Writer: Saim Sadiq and Maggie Briggs
Director: Saim Sadiq
This striking film from Pakistan, the first film from that country to be presented in Cannes, could easily be mis-sold if the discourse around it were only to concentrate on the affair between a married man and a trans woman. Indeed, in lesser skilled hands than that of director Saim Sadiq there would be no other story. Instead, Joyland is a study of a family where its individual members are trapped within traditional values that still hold fast in Pakistan.
Living with his extended family on the upper floor of a house in Lahore, unemployed Haider looks after his nieces, his pregnant sister-in-law and his elderly and infirm father. Haider’s wife Mumtaz goes out to work. This role of house-husband and nanny feminises Haider, but he’s a natural at it, clearly enjoying his games with the children. However, his father is not happy and doubts Haider’s masculinity.
A goat needs to be slaughtered to celebrate the fact that his brother’s wife has given birth. The family only partially conceal the disappointment that the baby is another girl. Usually the animal would be taken to a butcher, but his father orders that Haider kill it. With his wife helping him, Haider makes a ham-fisted mess of it and blood splatters on both their faces. It’s an omen of sorts.
When a job comes his way, Haider’s eager to take it, but it does little to reassert his masculinity. His job is to be a backing dancer for Biba, herself an erotic dancer at a club on the other side of town. Haider is fascinated by Biba, and the way she is in complete control over her male dancers despite her femininity. Perhaps Biba is attracted to Haider for his softness and passivity, a direct contrast to the men she sometimes dances for when she’s in need of cash. When she dances for these men they throw money at her while waving guns around.
While their affair, tender and tumultuous, too, starts off as the brunt of the story, it is Mumtaz who fills the film’s second half. Suspecting that something is causing her husband to stay late at the erotic dance theatre each night, she is able to do little about it. Her sister-in-law tells her to wear tighter clothing to keep her husband at home. Her father-in-law commands that she surrender her job once Haider starts his. Feeling rejected from every corner, she spies on a male neighbour to fulfil her sexual needs.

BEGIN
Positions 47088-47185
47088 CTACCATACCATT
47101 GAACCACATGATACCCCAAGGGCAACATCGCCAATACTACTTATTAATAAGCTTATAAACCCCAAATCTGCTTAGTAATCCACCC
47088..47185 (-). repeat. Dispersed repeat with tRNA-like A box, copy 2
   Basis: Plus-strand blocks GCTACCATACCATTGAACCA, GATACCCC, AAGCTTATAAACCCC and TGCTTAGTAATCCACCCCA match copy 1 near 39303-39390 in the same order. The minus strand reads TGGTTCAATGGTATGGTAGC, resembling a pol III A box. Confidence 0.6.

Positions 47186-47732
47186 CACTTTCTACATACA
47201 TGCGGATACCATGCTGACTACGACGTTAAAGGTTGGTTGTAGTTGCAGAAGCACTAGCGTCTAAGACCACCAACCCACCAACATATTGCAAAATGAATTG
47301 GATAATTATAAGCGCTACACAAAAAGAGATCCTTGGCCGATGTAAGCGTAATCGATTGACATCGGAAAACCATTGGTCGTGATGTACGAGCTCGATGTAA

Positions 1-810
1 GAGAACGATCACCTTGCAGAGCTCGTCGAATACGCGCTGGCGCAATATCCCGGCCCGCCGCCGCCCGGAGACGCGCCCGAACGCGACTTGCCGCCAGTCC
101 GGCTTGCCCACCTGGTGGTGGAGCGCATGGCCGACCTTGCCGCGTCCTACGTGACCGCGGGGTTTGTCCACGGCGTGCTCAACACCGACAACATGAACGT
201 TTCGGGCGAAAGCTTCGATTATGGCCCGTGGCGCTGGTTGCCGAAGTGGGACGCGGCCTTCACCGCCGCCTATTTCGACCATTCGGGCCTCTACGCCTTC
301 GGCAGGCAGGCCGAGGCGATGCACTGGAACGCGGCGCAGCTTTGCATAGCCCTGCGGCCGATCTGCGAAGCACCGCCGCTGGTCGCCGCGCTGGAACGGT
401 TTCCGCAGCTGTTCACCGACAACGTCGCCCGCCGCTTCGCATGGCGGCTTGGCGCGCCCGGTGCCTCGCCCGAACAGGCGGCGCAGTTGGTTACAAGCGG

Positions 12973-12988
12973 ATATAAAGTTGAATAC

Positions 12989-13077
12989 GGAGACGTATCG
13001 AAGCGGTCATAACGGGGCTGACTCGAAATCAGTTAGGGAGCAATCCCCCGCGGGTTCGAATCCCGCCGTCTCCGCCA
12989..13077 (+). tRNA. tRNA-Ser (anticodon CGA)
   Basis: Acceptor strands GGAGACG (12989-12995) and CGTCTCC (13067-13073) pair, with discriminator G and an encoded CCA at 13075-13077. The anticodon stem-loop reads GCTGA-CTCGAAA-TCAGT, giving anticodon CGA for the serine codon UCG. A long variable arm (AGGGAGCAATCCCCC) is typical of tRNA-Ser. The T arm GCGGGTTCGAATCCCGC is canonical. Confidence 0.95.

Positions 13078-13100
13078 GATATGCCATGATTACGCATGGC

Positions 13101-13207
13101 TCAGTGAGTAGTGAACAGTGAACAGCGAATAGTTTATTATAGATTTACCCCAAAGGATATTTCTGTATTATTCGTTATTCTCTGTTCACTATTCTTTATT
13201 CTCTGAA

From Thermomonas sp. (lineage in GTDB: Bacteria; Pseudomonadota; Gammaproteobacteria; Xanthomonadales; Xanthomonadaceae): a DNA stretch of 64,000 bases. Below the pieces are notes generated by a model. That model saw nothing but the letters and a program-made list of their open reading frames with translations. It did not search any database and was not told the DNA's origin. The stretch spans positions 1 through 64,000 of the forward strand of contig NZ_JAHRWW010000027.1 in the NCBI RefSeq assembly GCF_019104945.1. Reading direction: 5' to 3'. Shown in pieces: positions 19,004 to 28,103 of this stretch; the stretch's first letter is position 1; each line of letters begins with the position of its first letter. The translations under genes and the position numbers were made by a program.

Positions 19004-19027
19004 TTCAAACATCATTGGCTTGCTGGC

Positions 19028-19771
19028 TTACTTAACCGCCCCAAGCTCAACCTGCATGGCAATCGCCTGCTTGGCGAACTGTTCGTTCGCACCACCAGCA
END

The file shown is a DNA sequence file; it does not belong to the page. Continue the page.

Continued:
That the story by Sadiq and Maggie Briggs takes in so much of the family – there is another strand about the father and an admirer who comes to visit – without any of the film feeling rushed is commendable, and it’s only Haider’s brother, Saleem, who feels under-drawn. As Haider, Ali Junejo puts in a very detailed performance, showing Haider’s strengths and weaknesses with ease. There’s an incredible scene where he and Biba have sex, each trying to gain a certain position. When the tussling ends, Junejo exhibits every facet of Haider’s humiliation.
Alina Khan’s Biba is tough, as she has to be in such a society, but it’s in other moments, such as when she starts laughing on public transport or when she is celebrating her friend’s wedding, when Biba comes alive. However, the film really belongs to Rasti Farooq who plays Mumtaz. We can trace her happy-go-lucky temperament, gleaned from a well-placed flashback, to the desperation she feels when she is stripped of agency. Farooq gives a beautifully considered performance.
Helping the film reach a wider audience is executive producer Extra Curricular, activist Malala Yousafzai’s film company. Yousafzai was also in attendance at the London premiere of the film, explaining how Joyland could be a game changer for the Pakistan movie industry. The film received a five-minute ovation at Cannes earlier this year and is the Pakistan entry for the Academy Award for Best Foreign Film. Joyland will also be released in cinemas in Pakistan. It’s a brave move especially after another film about tradition and masculinity, Zindagi Tamasha, was pulled from Pakistani cinemas in 2020 for blasphemy.
The film gets its title from an amusement park, which is squeezed in-between some concrete apartment blocks a lot dingier than Margate’s Dreamland. It gives Mumtaz only ephemeral joy. Joyland’s ending is perhaps signalled too soon and too obviously when Haider tells a joke about a mosquito and a chicken, and one of the character’s fate seems never in doubt. But the last scene, with Abdullah Siddiqui’s music swirling like the tide, is incredible, demonstrating that in Pakistan tradition still has the upper hand.
Joyland is screening at the BFI London Film Festival 2022.